But the worst offender in this--and not only this--category is Elizabeth Taylor, who simply plagiarizes her own statements from one marriage to the next. After telling the world, of hotel heir Nicky Hilton, Hubby #1, "He's the one I want to spend my life with," Taylor said of Hubby #2, Michael Wilding, "I hope you all will be as happy some day as I am right this moment. This is to be the beginning of a happy end." Well, the beginning of the end, in any case. Hubby #3, Mike Todd, died in a plane crash, so it's not strictly fair to say they would necessarily have divorced, but it's worth noting that Taylor next wed his good pal, singer-actor (and, at the time, husband of Debbie Reynolds) Eddie Fisher. Ever the "this is it" gal, Taylor told the press, when Fisher became Hubby #4, "I've never been happier in my life! I'm so happy, so very happy. Eddie and I are going to be on our honeymoon for 30 or 40 years." Or until they got to the set of Cleopatra, whichever came first. At the very least, Taylor can be commended for officially clarifying that in Hollywood, "love" is not always, well, "love." "I didn't love Eddie. I married him because he needed me," she explained as she helped her Cleopatra co-star Richard Burton realize his "love" for his wife Sybil was not really "love." When she wed Burton, she said of Hubby #5, "I'm so happy you can't believe it" (exactly, Liz, exactly). She was so happy, in fact, that she divorced Burton and then remarried him. When Burton became Hubby #6, Taylor indicated the extent of their new, improved happiness when she observed, "We are stuck together like chicken feathers to tar." By her 1976 wedding to John Warner, Liz was back to her standard description, "I have never been so happy," though history does not record whether this spontaneous remark came before or after Taylor learned that Warner had given her a bull and two cows as a wedding gift. When Taylor wed current husband Larry Fortensky last year, she told the world, "This is it, forever." Because she's getting up in years, who knows, perhaps this once she may be right. As the archetypal Hollywood bride, Liz is living proof that famous people aren't like ordinary folk; she, after all, asked Beverly Hills hairstylist Jose Eber to be in her bridal party, and ordinary folk know that no matter how well your bangs fall, a 15 percent tip will pretty much cover it.

The only truly serious contender in the Liz Sweepstakes is Martha Raye, whose recent seventh marriage (to a man 33 years her junior) caused her family to call her insane. It's not easy to get married for the last time more than once, but as early as her third marriage, in 1941, Raye was saying things like, "I'm sure this is going to be the last. The first two times I didn't say that because I wasn't sure." When she hitched up with Thomas Begley in 1954 (for two years) she said, "This time it's for good." Five years later, she told the press, "This is it. I want everybody to come because this is my last marriage." She and husband Robert O'Shea split four years later.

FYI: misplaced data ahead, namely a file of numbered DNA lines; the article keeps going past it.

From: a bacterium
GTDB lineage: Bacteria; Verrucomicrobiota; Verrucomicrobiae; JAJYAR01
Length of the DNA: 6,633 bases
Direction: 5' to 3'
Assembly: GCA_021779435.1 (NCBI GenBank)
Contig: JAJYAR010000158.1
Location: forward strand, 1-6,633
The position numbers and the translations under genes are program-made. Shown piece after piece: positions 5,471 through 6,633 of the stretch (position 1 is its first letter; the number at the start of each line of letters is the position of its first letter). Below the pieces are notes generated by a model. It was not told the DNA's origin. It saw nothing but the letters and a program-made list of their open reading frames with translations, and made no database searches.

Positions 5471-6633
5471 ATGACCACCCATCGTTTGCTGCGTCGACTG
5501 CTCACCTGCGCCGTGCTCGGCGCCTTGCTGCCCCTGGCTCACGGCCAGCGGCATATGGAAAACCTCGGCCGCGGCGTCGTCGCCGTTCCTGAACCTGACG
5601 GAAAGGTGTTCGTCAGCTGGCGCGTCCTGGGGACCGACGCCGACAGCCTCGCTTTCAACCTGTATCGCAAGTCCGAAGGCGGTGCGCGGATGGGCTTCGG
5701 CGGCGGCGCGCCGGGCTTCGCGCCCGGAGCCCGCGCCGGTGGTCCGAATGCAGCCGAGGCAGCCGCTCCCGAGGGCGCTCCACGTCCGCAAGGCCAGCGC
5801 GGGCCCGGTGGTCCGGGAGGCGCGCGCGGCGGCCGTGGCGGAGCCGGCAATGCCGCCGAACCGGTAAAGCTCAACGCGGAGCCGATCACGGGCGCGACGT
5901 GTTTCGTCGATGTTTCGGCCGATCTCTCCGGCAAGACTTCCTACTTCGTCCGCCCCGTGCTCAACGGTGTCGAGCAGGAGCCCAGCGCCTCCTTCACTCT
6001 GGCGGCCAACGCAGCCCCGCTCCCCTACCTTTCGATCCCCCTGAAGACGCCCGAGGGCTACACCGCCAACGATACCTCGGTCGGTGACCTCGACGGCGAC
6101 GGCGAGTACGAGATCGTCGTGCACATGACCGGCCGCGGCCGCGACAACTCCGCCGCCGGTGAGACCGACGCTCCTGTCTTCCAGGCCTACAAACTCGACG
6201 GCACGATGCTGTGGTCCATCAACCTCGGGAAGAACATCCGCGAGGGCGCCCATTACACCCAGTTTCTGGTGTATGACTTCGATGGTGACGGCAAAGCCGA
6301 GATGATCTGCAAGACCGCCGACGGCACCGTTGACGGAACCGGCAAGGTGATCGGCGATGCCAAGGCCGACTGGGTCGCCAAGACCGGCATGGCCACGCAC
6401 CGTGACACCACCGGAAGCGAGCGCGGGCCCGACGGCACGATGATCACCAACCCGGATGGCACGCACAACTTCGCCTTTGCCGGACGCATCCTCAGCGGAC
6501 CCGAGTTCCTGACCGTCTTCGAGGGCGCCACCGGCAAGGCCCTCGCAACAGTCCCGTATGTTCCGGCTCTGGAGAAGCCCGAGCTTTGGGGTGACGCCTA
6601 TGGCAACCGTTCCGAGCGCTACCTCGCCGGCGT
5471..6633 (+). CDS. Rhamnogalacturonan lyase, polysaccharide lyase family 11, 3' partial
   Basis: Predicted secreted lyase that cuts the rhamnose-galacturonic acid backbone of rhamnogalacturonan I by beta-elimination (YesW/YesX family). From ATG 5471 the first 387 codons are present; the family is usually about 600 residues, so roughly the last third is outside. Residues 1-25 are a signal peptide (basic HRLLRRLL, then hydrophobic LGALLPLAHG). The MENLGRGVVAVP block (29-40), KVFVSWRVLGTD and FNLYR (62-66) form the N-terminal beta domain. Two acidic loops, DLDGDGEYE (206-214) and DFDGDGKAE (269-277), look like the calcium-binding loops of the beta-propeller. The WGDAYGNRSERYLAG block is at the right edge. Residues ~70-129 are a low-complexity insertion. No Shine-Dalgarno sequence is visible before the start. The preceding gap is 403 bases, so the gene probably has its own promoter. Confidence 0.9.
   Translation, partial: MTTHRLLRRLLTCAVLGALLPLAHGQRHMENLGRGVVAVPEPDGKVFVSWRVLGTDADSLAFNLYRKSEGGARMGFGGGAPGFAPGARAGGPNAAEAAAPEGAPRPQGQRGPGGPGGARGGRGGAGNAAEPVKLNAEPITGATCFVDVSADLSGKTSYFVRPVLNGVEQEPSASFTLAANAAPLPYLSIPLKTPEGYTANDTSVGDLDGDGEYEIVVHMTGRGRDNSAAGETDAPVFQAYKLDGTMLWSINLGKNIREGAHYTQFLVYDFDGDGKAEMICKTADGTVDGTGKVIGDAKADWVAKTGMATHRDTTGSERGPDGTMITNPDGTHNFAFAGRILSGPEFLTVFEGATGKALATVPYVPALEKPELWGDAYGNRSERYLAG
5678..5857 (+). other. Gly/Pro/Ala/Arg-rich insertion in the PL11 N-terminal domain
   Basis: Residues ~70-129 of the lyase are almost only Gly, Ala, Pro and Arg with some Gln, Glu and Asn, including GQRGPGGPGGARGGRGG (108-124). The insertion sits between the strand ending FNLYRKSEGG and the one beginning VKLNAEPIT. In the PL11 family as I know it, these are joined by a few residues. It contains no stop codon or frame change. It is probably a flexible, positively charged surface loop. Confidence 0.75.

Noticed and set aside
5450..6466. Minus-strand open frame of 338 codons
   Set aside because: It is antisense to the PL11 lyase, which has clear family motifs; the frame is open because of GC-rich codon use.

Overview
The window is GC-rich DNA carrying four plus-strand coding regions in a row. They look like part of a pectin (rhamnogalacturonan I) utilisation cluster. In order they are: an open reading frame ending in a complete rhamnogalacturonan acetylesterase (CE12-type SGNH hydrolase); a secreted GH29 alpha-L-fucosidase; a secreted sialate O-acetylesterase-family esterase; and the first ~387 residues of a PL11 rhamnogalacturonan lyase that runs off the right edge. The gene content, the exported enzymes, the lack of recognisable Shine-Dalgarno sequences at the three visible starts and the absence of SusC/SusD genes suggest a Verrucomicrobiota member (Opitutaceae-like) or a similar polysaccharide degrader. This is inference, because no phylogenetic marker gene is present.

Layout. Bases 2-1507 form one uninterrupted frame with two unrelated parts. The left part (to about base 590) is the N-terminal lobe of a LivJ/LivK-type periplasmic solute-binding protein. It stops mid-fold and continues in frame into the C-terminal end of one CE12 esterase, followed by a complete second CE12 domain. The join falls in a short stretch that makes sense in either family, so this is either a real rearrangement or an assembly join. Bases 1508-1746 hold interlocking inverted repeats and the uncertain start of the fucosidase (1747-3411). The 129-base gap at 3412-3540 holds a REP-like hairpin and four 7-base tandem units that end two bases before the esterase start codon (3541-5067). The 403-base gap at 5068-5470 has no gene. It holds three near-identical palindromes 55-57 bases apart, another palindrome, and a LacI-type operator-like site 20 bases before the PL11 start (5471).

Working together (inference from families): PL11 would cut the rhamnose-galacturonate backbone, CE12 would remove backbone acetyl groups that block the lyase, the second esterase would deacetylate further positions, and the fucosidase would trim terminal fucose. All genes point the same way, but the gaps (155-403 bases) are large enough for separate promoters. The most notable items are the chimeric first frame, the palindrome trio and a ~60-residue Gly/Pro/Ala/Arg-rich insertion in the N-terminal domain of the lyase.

It cannot fail to amaze spectators that no one ever, ever thinks to question a bride's bliss in Hollywood. Or perhaps nobody bothers. This is a community where, for the most part, no one ever questions the validity of anything. You can hardly shut anyone up long enough to question the validity of anything. In the present era, with people increasingly encouraged to speak out about their innermost self-understandings ("My name is Roseanne, and I am dysfunctional"), actresses are more prone than ever to deliver entire soliloquies on their mates, past and present. Linda Evans has been positively enlightening about her former marriage to John Derek in the '60s: "It was the most wonderful life I can imagine any woman having. He would spend months handcrafting a vest or boots for me. Then he would wait for me to come home and have champagne and grapes individually dipped in egg white and dusted with sugar next to a fur bed he had laid by the fireplace in a room full of candles. I would wake up and find a foot-long poem he had written for me on parchment paper by the side of my bed in the morning." Of course, one day Evans woke up and divorced Derek; younger lookalike Bo replaced her in his bed.

When stars get confessional, of course, it's prudent to fasten your seatbelt. Dyan Cannon, speaking up about her husband of three years, Cary Grant, shared with us this information: "I didn't know anything about orgasms at all. He tried to help me with that." Gee, thanks, Dyan--we were going to ask you about that after we read the results of your Pap smear.